Mogworld is a rather interesting novel by the popular games critic Yahtzee Croshaw which bridges a few genres. On the face of it it’s a comedy-fantasy book with a distinctly bleak outlook on life that made Yahtzee so popular within the games reviewing world. Wizards learn their craft in a bargain-bin Hogwarts and spend their days as pest disposal experts. Priests are fanatical zealots while their followers switch from one religion to another as their needs dictate. Villains are more reminiscent of that boss you disliked at your first job then a world ending juggernaut like the Lord Ruler.
Yahtzees writing style is initially very fun, the jokes are shot out on full auto, but after a few chapters the novelty wears off. There’s a reason his reviews are only 5 minutes long, any more and fatigue will inevitably set in. No joke has more then a couple of lines of set up leaving the author with nothing but the crass and obvious to work with. While that may work on his reviews with their quicker pace, in a novel it really does just bog the reader down. Very few of the jokes get more then a chortle, which for a book hoping to ape Discworld in tone is unforgivable.
As for the characters, it’s a mixed bag really. The main lead Jim is fairly good in concept, being a suicidal zombie who just can’t seem to die, and loses body parts like you lose your keys. This fatalistic attitude plays well off of the Meryl our female lead who, while also on the muddier side of the grave, maintains an obnoxiously cheerful disposition throughout. Their dynamic is pretty good. Unfortunately she is the only female character of note, and is not a particularly strong one at that. Her entire arc is based around a need to follow Jim wherever he goes until he helps her, a rather tired and outdated way of writing female charecters in fantasy which will probably get a whole essay exploring it at some point.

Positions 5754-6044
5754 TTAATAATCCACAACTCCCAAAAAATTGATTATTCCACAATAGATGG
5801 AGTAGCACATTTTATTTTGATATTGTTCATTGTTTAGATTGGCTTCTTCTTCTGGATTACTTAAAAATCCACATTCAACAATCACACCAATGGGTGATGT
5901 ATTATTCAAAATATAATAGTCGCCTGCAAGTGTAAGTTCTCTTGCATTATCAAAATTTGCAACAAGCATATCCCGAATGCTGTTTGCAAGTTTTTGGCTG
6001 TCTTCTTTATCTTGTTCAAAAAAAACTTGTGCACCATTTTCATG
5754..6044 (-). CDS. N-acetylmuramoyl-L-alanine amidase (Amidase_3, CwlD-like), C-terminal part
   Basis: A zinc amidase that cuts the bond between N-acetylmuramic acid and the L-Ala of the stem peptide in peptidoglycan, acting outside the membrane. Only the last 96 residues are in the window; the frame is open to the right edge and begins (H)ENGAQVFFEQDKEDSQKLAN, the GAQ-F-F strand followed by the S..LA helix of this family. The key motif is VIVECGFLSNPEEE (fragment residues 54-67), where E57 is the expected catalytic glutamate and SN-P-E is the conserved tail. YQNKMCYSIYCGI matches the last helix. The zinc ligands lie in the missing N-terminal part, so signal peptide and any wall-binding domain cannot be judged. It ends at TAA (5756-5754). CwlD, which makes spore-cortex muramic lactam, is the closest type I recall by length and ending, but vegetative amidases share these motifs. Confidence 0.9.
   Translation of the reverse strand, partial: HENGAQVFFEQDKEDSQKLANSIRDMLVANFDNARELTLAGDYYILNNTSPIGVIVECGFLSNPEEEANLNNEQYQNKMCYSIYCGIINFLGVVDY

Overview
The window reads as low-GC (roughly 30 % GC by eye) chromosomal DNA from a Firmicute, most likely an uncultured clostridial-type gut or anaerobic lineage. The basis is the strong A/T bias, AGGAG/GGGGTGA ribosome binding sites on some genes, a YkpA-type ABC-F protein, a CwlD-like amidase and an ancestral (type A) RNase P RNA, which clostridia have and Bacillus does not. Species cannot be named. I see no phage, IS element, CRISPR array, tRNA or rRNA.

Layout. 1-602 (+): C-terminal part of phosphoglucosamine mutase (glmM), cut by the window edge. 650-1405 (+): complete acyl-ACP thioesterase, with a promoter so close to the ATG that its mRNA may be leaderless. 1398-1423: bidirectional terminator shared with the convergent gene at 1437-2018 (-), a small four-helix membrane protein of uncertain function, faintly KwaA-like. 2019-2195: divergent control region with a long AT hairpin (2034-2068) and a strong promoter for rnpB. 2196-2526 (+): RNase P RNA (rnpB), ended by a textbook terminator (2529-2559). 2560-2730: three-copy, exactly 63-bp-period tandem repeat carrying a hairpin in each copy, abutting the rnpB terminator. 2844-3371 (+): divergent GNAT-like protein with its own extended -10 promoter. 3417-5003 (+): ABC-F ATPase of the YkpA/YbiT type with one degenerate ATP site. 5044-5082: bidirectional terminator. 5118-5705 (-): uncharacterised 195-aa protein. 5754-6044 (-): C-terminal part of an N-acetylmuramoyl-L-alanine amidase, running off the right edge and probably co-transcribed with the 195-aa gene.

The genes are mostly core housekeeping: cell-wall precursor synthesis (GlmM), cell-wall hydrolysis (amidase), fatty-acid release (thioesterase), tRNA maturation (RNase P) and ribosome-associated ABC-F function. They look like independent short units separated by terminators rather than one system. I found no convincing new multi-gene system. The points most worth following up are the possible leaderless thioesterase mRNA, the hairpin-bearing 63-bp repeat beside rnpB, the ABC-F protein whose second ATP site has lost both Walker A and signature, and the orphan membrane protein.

Now this has been a bit negative thus far, which I do regret because the books does have some good ideas. The secondary plot has a solid concept and is well executed, it comes together well by the end of the novel and if focused more heavily upon the entire book could have been made substantially better. A bit more focus on the Science-Fantasy theme this plot line introduces really would have improved it alot, and it seems like the author was alot more confident in writing these scenes. They just seem to flow better then the rest of the novel.
Overall I’d have to recommend you read this book only if you found it in a library, or in a second-hand shop. It’s worth a couple of pounds and won’t take too much of your time, but you won’t remember it in a few days.
“He seemed to notice for the first time that we weren’t exactly rushing to his side, but were mainly watching him as a zoo patron would watch a crazy monkey, curious but ready to move at the first sign of poo-flinging. There was a minute of awkward silence before someone near the back with their head held under their arm said “who’s this twat?”
Amazon Link: Mogworld